Tommy Wirkola of Dead Snow fame has brought his first big-budget project to the table – an ultraviolent adaptation of the Brothers Grimm’s Hansel and Gretel, and it is a very strange treat to offer up: highly flavorful, light on substance, easily-digested, but likely to spill its toppings and filling when bitten into. It is a guilty pleasure made to order, and a jovial, sometimes even sincere attempt, at reminding today’s viewers of the lost art of the B-horror flick.
Literary classicists and Grimm purists need not be reminded to proceed with caution, but if you’re intrigued by the idea of BBC’s Merlin having a lovechild with Evil Dead, you’re in for an adrenaline rush.
Tone and style are strongly reminiscent of tabletop RPG sessions with college buddies, right down to the encounters that your GM whipped up at 5AM. Plot and character nuances are tossed out, appropriately enough, like candy, with about as much weight. The presence of Good Witches and their significance to the title characters is shrugged off in expository speeches. Hansel suffering from diabetes, while a clever character quirk, is treated as a transparent dramatic device, being established in the film’s first act only for the sake of adding suspense to the climax. Supporting characters such as sidekicks, romantic interests and minor antagonists feel thin and barely-there. The most psychologically layered character in the film is likely the servant of the Dark Witches, a morally-grey ogre whom looks like the steroidal cousin of Hoggle from Labyrinth.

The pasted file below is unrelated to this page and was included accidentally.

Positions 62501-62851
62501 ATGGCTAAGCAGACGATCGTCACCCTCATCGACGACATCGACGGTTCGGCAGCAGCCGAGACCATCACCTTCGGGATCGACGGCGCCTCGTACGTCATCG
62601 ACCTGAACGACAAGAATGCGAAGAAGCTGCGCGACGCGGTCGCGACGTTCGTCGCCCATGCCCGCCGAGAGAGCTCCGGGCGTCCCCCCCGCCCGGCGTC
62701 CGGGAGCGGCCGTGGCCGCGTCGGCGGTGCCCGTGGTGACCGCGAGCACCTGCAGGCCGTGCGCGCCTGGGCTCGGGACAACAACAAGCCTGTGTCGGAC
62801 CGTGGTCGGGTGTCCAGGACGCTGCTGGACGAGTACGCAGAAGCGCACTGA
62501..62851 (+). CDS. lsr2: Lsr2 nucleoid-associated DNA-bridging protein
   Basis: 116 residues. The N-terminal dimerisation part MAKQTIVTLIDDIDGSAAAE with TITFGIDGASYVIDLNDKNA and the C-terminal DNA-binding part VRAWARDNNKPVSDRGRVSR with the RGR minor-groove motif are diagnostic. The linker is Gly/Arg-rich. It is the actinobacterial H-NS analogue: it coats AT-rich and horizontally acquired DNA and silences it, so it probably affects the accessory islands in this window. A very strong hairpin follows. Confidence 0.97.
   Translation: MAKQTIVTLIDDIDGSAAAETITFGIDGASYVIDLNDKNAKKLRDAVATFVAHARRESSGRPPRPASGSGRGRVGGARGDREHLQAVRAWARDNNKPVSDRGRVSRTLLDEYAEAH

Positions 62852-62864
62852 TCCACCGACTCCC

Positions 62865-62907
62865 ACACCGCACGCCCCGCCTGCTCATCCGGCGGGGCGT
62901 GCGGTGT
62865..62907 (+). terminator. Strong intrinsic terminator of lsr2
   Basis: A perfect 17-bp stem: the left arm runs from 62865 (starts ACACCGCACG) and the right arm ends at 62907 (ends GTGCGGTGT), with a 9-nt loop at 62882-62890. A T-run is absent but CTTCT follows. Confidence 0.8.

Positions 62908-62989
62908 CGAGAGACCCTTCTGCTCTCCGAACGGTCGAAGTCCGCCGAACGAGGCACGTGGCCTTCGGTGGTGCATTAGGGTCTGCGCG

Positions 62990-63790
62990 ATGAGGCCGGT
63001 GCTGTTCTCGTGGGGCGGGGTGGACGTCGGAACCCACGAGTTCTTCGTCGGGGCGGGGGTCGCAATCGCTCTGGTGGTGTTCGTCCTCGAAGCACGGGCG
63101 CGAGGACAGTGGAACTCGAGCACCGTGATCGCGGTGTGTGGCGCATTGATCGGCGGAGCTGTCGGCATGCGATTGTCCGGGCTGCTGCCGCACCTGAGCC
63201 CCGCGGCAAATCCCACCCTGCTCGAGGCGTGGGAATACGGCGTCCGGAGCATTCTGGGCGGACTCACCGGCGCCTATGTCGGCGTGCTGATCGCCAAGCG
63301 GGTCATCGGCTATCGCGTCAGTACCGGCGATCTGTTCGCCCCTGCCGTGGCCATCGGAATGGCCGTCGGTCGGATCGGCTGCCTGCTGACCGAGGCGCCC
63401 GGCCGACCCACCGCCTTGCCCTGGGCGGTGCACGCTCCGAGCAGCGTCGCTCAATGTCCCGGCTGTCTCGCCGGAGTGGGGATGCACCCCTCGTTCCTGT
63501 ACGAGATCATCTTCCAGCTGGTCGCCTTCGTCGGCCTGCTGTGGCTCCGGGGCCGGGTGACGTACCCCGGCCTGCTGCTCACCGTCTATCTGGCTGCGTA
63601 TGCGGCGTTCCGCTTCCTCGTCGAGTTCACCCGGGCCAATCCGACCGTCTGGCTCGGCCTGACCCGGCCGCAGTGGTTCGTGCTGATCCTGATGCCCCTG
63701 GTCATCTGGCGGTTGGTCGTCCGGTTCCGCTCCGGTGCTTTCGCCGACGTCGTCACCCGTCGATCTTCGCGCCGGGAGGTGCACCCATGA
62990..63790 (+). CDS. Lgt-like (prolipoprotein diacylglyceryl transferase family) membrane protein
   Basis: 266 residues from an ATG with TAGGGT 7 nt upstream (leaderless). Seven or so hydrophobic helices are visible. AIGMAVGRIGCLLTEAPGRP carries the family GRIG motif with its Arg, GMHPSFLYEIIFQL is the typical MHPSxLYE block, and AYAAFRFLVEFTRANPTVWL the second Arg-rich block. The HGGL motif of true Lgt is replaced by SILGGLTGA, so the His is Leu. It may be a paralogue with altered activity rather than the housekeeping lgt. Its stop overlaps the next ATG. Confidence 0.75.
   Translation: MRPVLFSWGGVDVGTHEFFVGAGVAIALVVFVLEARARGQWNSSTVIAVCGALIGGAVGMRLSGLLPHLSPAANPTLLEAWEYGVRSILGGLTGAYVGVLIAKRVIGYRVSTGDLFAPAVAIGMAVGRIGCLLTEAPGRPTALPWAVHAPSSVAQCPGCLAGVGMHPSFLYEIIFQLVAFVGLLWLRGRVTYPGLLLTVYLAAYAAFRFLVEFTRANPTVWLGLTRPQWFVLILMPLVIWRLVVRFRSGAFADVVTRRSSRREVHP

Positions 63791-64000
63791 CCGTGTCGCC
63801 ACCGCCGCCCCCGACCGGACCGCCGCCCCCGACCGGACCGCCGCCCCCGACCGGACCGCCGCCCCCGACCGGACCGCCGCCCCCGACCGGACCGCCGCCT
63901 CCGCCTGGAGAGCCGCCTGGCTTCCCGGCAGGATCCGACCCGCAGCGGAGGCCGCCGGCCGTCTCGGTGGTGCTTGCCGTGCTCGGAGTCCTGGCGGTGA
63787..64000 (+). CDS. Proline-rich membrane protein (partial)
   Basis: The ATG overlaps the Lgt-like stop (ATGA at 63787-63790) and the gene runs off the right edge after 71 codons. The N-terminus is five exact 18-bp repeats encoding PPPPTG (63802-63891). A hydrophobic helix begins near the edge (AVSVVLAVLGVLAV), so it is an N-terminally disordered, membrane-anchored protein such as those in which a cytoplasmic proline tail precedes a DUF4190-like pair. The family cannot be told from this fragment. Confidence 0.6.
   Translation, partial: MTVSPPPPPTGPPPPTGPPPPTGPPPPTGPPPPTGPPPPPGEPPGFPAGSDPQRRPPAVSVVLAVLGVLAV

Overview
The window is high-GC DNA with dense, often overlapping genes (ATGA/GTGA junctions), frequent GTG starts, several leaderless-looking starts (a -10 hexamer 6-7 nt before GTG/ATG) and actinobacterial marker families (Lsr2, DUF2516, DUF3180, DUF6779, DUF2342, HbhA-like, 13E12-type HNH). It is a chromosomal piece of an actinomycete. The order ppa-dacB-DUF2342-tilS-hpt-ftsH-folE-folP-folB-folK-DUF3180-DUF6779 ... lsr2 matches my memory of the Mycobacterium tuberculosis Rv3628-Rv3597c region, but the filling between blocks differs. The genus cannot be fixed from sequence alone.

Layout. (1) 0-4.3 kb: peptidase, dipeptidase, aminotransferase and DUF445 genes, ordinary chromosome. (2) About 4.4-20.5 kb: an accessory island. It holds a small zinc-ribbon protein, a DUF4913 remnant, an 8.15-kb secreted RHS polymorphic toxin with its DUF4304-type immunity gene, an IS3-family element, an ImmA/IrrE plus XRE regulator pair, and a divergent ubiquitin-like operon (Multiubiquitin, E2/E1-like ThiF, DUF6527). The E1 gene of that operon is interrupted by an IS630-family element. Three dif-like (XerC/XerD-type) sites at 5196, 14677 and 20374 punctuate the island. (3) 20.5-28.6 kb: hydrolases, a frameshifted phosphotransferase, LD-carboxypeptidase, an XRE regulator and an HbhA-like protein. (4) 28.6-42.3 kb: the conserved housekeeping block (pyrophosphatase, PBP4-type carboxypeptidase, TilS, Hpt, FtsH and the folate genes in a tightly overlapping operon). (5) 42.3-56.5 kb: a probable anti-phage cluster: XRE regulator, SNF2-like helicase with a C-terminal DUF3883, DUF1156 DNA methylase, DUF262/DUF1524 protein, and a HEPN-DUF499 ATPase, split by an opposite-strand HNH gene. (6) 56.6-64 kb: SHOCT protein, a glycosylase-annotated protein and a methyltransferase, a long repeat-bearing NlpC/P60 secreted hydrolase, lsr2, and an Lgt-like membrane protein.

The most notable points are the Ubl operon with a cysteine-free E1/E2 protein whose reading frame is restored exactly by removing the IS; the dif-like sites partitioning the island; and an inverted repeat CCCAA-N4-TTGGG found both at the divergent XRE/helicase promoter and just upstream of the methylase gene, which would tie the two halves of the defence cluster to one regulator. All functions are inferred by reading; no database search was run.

But even when the picture stumbles, it does so with spirit, retaining charm and never appearing lazy. Jeremy Renner and Gemma Arterton generate the chemistry and momentum of a classic slapstick double act, and the genuine emotional commitment shown to their roles provides just enough relief to keep all the ham in the film from going stale. Meanwhile, the stunning Famke Janssen is a thrill to watch as the head villainess, finding the sweet spot between being campy and terrifying and proudly feeding from it. It may not be news that women can be just as kick-ass – and brutal – as men, but it’s refreshing to see Hollywood acknowledge and showcase this fact with such delightfully committed lead actresses.
Hansel and Gretel: Witch Hunters is the stuff of a roaring Saturday night with friends, sugary drinks, and a fresh bag of popcorn – provided you can keep the popcorn down, that is. No holds are barred, no apologies are made, and much like Grimm’s candy house itself, no scenery is left un-chewed.